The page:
Tuesday I mentioned possible lawsuits if the law sets limits on total compensation. I was wisely corrected by a few folks that the bill may set "how" or "structure" loan officers can be paid, not total limits on commissions. So compensation could be based on the percent of a loan amount, not to the loan type or interest rate, as a percent of profit. A few pointed out that when fees are limited, in this case possibly to 3%, work on loans that fall into that category will obviously cease.
Lookout Moody's, S&P, and Fitch - there's a new kid on the street. Jules Kroll, founder of Kroll and current principal of K2 Global Partners, plans to launch Kroll Bond Rating this summer. The man credited with modernizing the intelligence and security sectors will target mortgage-backed securities (MBS). For those playing at home, there has been 1 (one) non-agency MBS issued in 2010. His plan is that instead of relying on the issuer-paid model for running the ratings agency, a consortium of institutional investors will own 30% to 40% of the company and before investing in a product will require a Kroll bond rating. Institutional investors would include public pension funds, corporate pension funds, endowments and universities, with each owning a small segment of the company. Issuers such as Redwood Trust will have to pay for the rating up front, with the actual rating based more on due diligence and auditing rather than basic assumptions used in the past by existing rating agencies.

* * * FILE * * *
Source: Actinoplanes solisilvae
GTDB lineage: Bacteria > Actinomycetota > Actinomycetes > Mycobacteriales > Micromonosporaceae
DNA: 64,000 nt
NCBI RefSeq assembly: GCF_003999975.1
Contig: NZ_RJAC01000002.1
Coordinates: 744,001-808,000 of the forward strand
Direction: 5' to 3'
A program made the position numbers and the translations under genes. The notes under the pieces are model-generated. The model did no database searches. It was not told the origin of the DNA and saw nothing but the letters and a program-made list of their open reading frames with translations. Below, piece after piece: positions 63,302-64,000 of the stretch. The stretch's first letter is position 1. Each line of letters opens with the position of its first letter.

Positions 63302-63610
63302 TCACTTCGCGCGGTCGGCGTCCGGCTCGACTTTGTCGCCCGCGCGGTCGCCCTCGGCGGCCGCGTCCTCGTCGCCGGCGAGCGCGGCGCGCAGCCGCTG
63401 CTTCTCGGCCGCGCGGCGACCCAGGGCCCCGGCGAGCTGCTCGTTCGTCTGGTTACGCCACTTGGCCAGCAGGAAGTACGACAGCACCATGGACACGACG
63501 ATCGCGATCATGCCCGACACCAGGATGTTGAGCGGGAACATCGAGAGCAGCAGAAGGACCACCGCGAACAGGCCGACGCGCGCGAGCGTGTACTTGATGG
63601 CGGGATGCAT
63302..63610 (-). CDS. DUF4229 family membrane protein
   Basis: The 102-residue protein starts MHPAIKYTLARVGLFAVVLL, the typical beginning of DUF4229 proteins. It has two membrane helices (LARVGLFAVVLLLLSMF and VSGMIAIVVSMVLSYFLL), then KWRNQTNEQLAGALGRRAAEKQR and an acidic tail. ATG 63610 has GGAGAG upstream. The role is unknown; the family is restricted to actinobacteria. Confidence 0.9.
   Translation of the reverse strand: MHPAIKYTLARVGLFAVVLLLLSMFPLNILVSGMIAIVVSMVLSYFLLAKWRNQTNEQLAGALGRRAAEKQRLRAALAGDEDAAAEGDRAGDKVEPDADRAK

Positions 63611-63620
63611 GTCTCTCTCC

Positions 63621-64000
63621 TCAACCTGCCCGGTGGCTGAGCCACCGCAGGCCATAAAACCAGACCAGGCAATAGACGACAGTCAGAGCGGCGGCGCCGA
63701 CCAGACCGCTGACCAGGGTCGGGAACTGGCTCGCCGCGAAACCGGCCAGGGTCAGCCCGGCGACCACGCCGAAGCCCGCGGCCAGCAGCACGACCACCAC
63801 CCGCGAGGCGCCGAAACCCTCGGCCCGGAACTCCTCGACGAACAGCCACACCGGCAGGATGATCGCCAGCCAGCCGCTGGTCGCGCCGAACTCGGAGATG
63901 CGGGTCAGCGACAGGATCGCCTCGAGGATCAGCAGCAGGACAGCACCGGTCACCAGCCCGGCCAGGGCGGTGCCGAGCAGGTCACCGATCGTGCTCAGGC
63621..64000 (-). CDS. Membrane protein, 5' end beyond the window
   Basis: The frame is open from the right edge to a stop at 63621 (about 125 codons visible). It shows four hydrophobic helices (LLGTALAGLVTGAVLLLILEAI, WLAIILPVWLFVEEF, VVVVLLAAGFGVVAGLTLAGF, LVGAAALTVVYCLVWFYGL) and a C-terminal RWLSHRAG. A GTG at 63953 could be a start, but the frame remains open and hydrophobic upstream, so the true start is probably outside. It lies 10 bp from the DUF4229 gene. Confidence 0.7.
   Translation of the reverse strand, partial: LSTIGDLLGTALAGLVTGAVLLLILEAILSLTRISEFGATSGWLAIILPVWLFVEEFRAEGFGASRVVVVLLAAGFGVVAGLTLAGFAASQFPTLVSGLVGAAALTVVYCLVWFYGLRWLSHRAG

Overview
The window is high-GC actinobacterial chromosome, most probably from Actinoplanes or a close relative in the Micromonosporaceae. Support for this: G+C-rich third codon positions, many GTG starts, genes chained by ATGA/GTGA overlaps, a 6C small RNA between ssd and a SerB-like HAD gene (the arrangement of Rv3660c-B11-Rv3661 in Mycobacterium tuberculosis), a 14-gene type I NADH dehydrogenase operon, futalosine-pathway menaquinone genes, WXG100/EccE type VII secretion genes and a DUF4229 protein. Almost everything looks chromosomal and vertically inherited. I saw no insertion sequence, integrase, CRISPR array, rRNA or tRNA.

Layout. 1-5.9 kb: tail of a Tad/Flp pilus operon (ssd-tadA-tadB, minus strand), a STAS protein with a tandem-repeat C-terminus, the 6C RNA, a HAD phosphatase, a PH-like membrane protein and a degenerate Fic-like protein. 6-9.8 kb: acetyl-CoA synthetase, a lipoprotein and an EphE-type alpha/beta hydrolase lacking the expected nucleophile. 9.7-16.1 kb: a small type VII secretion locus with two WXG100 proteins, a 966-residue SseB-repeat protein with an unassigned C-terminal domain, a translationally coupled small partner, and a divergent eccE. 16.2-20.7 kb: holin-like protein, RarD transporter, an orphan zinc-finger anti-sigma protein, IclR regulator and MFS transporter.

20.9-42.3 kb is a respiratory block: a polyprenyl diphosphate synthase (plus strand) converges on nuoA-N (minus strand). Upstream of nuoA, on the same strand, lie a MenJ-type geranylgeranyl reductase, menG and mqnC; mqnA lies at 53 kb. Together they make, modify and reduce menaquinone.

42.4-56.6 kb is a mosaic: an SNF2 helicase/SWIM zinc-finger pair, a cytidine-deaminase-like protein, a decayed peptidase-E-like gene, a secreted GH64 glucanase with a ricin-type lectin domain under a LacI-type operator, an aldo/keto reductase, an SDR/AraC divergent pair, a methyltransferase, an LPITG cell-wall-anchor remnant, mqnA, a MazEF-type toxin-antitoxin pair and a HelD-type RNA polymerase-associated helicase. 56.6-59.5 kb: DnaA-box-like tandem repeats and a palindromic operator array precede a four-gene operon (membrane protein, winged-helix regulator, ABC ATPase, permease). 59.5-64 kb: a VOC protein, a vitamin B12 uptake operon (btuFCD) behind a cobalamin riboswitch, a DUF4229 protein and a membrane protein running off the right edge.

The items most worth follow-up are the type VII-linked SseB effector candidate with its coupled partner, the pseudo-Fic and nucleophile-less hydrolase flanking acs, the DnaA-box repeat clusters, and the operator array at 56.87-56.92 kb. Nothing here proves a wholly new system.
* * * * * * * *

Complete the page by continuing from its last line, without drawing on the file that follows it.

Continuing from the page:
According to a panel discussion at the MBA conference, banks have picked up steam in attempting to sell distressed U.S. home loans. Lenders have sought bids on about $10 billion of troubled mortgages in recent months, more than in all of 2008 and 2009, and probably disposed of about $3 billion of those. Banks are stepping up their sales in order to reduce their levels of nonperforming loans and to clean up their balance sheets so they can be in the running to acquire failed competitors with assistance from the FDIC.
Who is buying jumbo loans out there? Not the pseudo-jumbo loans, between $417,000 and $729,750, but higher loans. An informal poll shows Union Bank, GMAC, Chase, US Bank, BB&T, Fifth Third, and Everbank (who will go up to $1.5 million under its 5-yr ARM program). The larger investors, such as BofA and Wells, have rates in the 7's for jumbo product, not viewed as entirely competitive.